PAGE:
To date, and to my understanding, Mr. Baird has been unsuccessful in finding someone to head his ORF. Some news sources have suggested that possible candidates either represent too much of one religion and too little tolerance of others, or they fail to grasp the transparent partisan rationale the Conservatives have attached to the ORF. My prediction: The ORF will quietly fade away as Conservatives are slowly educated on the principles and challenges of navigating the perilous waters of religious pluralism.


    1. Thanks Jim for this detailed and considered comment. One thing I did not have the space to discuss is the “freedom from religion”. Would the Office of Religious Freedom criticize those governments that insist individuals belong to or practice a certain religion when, in fact, they may wish to belong to no religious group. In Canada, the census takers tell us that group comprises almost 20% of the adult population.


      1. Dennis, as one of the 20%, I am familiar with the “freedom from religion” argument, but in recent years I’ve reconsidered my position on this. In Canada, at least, religious believers are regularly subjected to openly secularist views that clash with their own and, because we are governed mostly by secularist principles, this happens more often than is the reverse.

        In many important ways, non-religious Canadians already enjoy the right to freedom from religion. We are not required to join in public prayers, on the rare occasions they are offered. We are not required to belong to a religion or attend a church or a religious school. We can openly espouse atheism without recrimination. I used to argue that secularism is a neutral philosophy, but I no longer agree with that claim. In my view, secularism is, among other things, a belief system whose foundational principles are no more provable than religious foundational beliefs. It would best be understood, in my likely contentious view, as a form of religion. It is only because it serves as a kind of “honest broker” in a pluralistic religious society, and quite successfully so.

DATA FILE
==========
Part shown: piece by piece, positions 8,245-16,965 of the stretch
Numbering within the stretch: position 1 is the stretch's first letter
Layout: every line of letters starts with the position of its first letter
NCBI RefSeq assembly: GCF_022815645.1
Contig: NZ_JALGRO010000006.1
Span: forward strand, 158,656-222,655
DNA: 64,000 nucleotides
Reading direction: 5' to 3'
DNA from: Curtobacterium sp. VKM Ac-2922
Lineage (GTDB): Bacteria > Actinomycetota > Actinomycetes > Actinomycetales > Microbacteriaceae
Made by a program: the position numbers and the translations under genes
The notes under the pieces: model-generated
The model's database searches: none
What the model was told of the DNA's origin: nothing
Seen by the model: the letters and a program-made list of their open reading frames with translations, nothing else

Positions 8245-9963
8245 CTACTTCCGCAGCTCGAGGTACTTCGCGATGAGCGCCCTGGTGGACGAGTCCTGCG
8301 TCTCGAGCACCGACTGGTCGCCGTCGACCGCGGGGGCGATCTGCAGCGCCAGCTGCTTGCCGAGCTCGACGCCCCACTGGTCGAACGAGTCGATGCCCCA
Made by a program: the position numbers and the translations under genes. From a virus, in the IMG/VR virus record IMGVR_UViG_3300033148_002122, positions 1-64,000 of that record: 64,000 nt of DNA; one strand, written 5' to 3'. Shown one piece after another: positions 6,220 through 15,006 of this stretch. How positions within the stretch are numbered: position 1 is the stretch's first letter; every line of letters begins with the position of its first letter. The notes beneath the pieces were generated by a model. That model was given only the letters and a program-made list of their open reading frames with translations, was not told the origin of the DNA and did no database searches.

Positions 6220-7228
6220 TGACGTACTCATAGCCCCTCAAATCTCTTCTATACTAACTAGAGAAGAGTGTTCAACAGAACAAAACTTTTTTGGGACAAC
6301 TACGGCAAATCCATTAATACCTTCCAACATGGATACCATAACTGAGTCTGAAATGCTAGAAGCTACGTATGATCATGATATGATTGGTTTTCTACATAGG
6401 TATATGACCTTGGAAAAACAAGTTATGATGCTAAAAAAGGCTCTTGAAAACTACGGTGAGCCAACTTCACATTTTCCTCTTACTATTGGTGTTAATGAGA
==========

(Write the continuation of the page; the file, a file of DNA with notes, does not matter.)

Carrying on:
All that said, and I agree it’s perhaps a bit much, freedom from religion in other contexts need not involve secularists at all, but rather the right of Christian, for example, to not be forced to belong to espouse Islam or for Muslim to be forced to adhere to religious cultural customs of another faith. If the ORF actually comes to life, it could possibly do a good service as a conduit for religious refugees to seek asylum in Canada–but this would mean taking in not only Christians or Jews and there, I suspect, is the rub.


      2. Thanks again Jim. I agree, the “freedom from religion” protection is most important in countries where people are expected or forced to adhere to a religion.


  4. Thank you for the report Dennis. It seems to me that excluding Muslims may be creating more division, instead of more understanding.


  5. Actually, I think the first place that the phoniness of the whole initiative will be exposed will be when it refuses to acknowledge the existence of Palestinian Christians and refuses to criticize their treatment by the Israeli government.


  6. Will this group take on the Harper government’s own attacks on freedom of religion? Harper cut money for KAIROS and MCC because they aided Palestinians. They threatened the Mennonite church paper with the loss of tax exemption for being “too political,” i.e, advocating peace and justice for Palestinians (they also had one article in which a young person said Jack Layton was a personal inspiration). Given the membership of the group, it seems its purpose is to feed fundamentalist paranioa (and pay off Harper’s supporters).


    1. William, you make a very good point. The first place for ORF to check for issues related to freedom of religion is in those cuts and the reasons for them.